Those who are hired go through a thorough background check, including fingerprinting. A process that once took a few days, Halpern said, now takes two to three weeks. And during the waiting period, some candidates find other jobs.
MMCC is also losing existing staff to the city’s education department, which Halpern says has a head start on after-school programs. With its budget and infrastructure, the school system can offer a wider range of opportunities, including more hours as well as full-time jobs with benefits.
“We are at the bottom of the food chain,” said Halpern.
Justine Modica, a Ph.D. candidate at Stanford University who studies the history of the child care workforce, believes broader government support – such as wage increases – could help thwart the massive bearing experienced by the industry.
“The quality of child care would improve tremendously if workers could actually stay on the ground and do the work they want to do,” Modica said.
During the pandemic, New York City introduced small measures to ease the burden on parents and providers. State and city-level elected officials presented their version of the Marshall Plan for Moms – legislation that, if passed, would create task forces to explore ways to better support working mothers and mothers. keepers.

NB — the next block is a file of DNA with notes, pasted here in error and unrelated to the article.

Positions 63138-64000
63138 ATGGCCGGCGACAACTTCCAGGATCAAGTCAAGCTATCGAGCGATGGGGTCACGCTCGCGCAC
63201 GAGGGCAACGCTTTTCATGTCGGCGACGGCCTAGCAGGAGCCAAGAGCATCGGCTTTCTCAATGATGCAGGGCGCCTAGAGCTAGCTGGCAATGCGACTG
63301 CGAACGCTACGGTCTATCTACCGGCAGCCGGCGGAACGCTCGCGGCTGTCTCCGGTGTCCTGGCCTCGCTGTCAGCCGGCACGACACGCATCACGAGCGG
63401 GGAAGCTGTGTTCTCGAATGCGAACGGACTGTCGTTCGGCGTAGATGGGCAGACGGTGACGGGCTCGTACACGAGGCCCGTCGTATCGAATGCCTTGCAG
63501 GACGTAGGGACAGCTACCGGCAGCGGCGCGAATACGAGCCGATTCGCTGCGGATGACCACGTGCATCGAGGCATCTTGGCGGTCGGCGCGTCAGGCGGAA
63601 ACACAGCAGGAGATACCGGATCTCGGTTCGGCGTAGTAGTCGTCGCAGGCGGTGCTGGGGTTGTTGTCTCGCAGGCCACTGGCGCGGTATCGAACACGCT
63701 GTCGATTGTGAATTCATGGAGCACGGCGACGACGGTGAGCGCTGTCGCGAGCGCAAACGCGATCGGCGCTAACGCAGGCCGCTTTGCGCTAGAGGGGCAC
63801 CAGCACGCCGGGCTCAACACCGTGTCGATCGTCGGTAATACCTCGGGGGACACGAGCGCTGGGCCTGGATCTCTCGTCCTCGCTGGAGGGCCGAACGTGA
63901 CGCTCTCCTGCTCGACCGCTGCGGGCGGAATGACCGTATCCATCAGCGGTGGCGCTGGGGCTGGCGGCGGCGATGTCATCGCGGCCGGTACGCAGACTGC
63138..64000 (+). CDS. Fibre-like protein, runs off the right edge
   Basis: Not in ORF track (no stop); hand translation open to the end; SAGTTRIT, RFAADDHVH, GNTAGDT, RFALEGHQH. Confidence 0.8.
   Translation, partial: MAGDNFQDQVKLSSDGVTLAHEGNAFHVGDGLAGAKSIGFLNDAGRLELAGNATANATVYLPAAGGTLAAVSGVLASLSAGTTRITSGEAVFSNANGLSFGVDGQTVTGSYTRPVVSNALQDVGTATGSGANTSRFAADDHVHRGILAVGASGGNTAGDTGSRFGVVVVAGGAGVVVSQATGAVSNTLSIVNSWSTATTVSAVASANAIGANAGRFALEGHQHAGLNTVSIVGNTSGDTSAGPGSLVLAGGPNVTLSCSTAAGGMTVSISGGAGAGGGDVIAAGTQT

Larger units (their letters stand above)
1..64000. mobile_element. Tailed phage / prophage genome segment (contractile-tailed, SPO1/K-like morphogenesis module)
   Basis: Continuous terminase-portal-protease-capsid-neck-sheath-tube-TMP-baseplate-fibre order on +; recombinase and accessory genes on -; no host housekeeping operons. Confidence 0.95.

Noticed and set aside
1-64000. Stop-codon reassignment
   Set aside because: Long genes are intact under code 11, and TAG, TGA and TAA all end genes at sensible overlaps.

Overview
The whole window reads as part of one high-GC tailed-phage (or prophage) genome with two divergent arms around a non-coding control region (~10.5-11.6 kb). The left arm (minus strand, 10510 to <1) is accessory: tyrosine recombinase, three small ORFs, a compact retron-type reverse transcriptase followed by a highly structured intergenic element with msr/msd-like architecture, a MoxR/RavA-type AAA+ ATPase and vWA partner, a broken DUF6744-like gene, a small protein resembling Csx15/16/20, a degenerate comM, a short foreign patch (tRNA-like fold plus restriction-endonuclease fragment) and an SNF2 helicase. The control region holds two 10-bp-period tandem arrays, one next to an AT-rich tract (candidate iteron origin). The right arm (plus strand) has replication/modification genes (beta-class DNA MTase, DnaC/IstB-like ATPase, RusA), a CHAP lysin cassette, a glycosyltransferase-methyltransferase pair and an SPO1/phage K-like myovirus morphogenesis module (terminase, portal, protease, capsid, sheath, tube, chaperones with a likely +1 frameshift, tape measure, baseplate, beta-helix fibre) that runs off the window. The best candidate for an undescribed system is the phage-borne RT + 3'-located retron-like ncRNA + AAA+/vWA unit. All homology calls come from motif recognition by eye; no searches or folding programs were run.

“This shortage, along with other impacts of the pandemic on women, further underscores the need for our state to prioritize the needs of women and mothers,” said Senator Alessandra Biaggi, who sponsored the project. law in Albany, in a statement.
The state has also offered subsidies for child care as part of its response to the pandemic. MMCC, for example, received one of these grants to revive its after-school programs. There is also the State Essential Workers Bursary, which Collins Brown was able to take advantage of. He covers his childcare costs for three months.
When the scholarship ends on December 15, she will start paying $ 350 per week again. The working mother estimates that she spends 15% of her annual salary on after-school programs for her 8-year-old child.
That’s why Collins Brown welcomes increased government support for child care well beyond the pandemic.
“In urban areas it is very difficult to find daycare centers,” she says. “There are a lot of kids who are little or school-aged who need a daycare or after-school daycare for parents to work on improving themselves. “